A back-to-basics opera experience in the best possible way
The Return of Ulysses review: The musical equivalent of the world’s best chef using just a clutch of the finest ingredients
Emma Morwood and Andrew Gavin in The Return of Ulysses by Claudio Monteverdi. Photograph: Marshall Light Studio
The Return of Ulysses
Kilkenny Arts Festival
Monteverdi, Wagner and Berg are the great opera composers most grievously under-represented on stage in Ireland.
It’s interesting that Kilkenny Arts Festival’s outgoing director, Eugene Downes — an opera lover with his eye on a career in opera — engaged in a bid to bring Wagner’s Parsifal to his festival, and has now successfully teamed up with Opera Collective Ireland to present the first Irish production of Monteverdi’s Il ritorno d’Ulisse in patria, given as The Return of Ulysses in an English translation by Christopher Cowell.
There’s a sense in which a Monteverdi opera is a back-to-basics experience, but in the most positive of ways. Think of it as the musical equivalent of being fed by the world’s best chefs using just a clutch of the finest ingredients.
Director Patrick Mason’s approach is economical and direct. Set and lighting designer Paul Keogan’s steel and sandbag set has the strings and continuo players of the Akademie für Alte Musik Berlin arrayed around a circular performing area.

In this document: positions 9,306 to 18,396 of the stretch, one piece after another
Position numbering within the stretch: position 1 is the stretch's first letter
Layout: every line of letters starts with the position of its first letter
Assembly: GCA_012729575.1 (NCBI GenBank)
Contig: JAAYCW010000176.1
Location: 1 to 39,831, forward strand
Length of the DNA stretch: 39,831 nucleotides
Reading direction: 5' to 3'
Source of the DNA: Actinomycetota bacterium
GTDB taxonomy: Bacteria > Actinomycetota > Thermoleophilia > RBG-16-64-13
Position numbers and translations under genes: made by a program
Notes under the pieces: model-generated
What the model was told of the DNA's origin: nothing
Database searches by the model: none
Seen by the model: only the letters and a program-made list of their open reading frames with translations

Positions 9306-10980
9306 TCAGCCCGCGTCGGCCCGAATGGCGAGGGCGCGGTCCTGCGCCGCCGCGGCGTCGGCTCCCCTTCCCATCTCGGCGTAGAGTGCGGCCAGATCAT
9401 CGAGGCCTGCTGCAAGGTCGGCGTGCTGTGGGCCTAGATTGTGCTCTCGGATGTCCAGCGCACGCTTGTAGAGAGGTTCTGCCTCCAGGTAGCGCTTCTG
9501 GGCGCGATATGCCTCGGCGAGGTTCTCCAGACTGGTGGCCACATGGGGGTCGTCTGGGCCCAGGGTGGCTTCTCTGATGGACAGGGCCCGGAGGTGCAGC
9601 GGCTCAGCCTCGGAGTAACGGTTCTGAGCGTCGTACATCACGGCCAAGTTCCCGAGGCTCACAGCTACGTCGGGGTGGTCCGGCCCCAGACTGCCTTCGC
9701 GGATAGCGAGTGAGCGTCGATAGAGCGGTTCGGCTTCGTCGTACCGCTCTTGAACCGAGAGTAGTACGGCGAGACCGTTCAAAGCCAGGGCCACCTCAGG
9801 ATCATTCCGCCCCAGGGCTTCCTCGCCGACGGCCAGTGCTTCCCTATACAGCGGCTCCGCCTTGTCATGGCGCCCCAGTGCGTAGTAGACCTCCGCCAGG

A gangway that floats mid-air is the realm of the gods and a ladder provides immediate access to the earth below. A tall bank of lights provides anything from flashes of lightning to propeller movements for Minerva’s flying chariot.
Catherine Fay’s costumes are storybook lucid, a shepherd with a staff, a glutton who looks as if he is about to burst out of his three-piece suit, Human Frailty as a homeless man. Mason and his team have ensured that there is nothing on stage to get in the way of the narrative or the music.
Hungarian baritone Gyula Nagy brings an elemental life force to the title role, as he struggles with the power of the gods, the threats of human adversaries and the initial reluctance of his wife Penelope to acknowledge that his is genuinely her long-lost husband.
Mezzo soprano Raphaela Mangan’s Penelope is more reserved, even enigmatic, sometimes uncomfortable, until the moment of recognition when she blossoms in the joy of reunion.
Also impressive in the 14-strong cast are the vocally agile Ross Scanlon as the gluttonous Iro, the always sure and centred Rory Musgrave as the shepherd Eumate, and the eager Andrew Gavin as Telemaco, with the bright interventions of Emma Morwood’s Minerva functioning well at crucial turning points.
On the opening night I got the impression that the experienced hand of conductor Christian Curnyn had not yet fully imbued the singers with the niceties of Monteverdian declamation, something which, of course, is always more difficult to render persuasive in English than in the original Italian.
Kilkenny Arts Festival Friday 7pm and Sunday 3pm; Pavilion Theatre, Dún Laoghaire, Friday, September 7th, and Saturday, September 8th; kilkennyarts.ie